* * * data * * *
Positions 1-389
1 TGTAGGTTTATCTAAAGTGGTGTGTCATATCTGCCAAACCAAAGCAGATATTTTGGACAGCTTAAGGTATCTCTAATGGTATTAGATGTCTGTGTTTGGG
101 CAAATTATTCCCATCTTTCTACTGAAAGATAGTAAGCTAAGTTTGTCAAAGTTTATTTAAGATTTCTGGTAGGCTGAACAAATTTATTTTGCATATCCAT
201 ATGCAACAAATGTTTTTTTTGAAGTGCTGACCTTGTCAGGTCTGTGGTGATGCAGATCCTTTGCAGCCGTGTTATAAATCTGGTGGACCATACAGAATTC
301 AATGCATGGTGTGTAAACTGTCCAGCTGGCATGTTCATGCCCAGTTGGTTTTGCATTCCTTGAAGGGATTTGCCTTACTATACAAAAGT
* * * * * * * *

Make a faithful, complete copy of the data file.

Positions 1-389
1 TGTAGGTTTATCTAAAGTGGTGTGTCATATCTGCCAAACCAAAGCAGATATTTTGGACAGCTTAAGGTATCTCTAATGGTATTAGATGTCTGTGTTTGGG
101 CAAATTATTCCCATCTTTCTACTGAAAGATAGTAAGCTAAGTTTGTCAAAGTTTATTTAAGATTTCTGGTAGGCTGAACAAATTTATTTTGCATATCCAT
201 ATGCAACAAATGTTTTTTTTGAAGTGCTGACCTTGTCAGGTCTGTGGTGATGCAGATCCTTTGCAGCCGTGTTATAAATCTGGTGGACCATACAGAATTC
301 AATGCATGGTGTGTAAACTGTCCAGCTGGCATGTTCATGCCCAGTTGGTTTTGCATTCCTTGAAGGGATTTGCCTTACTATACAAAAGT